Meaning of facinorous in English:

facinorous

Pronunciation /fəˈsɪn(ə)rəs/

adjective

archaic
  • Extremely wicked.

    ‘Many have long memories of the crimes, coupled with strong opinions on her facinorous nature.’
    • ‘They are accused as accomplices in many other heinous and facinorous deeds, with the assassin Andrade.’
    • ‘Others they have cast into Newgate among the most facinorous and vile persons.’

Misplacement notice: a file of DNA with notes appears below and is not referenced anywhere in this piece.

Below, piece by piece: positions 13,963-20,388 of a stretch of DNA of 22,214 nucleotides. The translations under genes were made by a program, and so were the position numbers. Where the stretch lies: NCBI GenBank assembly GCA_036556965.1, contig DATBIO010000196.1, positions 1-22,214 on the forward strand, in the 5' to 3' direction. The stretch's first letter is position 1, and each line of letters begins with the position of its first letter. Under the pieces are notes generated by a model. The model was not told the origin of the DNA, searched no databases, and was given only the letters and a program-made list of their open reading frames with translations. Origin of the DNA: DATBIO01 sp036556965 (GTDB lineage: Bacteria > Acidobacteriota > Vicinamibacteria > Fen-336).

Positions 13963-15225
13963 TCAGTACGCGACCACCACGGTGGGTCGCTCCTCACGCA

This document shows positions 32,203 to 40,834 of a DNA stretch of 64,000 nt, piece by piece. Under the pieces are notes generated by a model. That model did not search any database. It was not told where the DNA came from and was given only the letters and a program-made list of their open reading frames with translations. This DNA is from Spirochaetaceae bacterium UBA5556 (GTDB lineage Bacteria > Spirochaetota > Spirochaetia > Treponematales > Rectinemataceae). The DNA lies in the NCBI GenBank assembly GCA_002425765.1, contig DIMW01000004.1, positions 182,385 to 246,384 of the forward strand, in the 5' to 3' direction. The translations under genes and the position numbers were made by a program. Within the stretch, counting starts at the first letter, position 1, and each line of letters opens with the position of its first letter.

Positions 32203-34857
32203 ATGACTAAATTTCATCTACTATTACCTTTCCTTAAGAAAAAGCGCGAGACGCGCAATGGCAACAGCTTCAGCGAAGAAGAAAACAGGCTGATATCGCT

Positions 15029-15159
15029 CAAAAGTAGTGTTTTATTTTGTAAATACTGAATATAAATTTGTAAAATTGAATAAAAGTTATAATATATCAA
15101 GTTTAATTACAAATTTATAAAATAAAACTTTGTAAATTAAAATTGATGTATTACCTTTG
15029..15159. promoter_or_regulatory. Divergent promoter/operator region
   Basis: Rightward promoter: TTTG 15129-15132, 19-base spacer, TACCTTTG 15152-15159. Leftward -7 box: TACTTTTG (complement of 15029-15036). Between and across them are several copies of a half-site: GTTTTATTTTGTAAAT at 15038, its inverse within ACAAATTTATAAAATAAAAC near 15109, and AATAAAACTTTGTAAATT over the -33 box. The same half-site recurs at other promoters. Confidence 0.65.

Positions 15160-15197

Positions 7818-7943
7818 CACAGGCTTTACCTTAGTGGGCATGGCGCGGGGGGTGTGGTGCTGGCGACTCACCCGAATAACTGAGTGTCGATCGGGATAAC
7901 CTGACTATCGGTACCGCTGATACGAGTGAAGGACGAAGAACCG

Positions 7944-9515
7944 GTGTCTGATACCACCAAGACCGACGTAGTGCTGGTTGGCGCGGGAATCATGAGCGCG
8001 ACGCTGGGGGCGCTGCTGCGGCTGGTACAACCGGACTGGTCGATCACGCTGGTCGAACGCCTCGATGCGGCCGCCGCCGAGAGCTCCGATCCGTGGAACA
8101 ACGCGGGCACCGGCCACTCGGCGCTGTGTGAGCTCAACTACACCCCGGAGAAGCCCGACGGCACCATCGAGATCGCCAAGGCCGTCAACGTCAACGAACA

• ‘Jefferson regarded Britain as facinorous and permeated by cupidity and commercialism.’
    • ‘King Richard, as a just guerdon for all his fascinorous actions and horrible murders, was slain in the field.’
    wicked, evil, accursed, sinful, iniquitous, nefarious, vile, foul, abominable, unspeakable, loathsome, monstrous, atrocious, heinous, hideous, odious, horrible, horrifying, shocking, appalling, dreadful, awful, terrible, ghastly, abhorrent, despicable, damnable, villainous, shameful, depraved, perverted, ungodly, dark, black, black-hearted, immoral, amoral

Origin

Mid 16th century from Latin facinorosus, from facinus, facinor- ‘(bad) deed’, from facere ‘do, make’.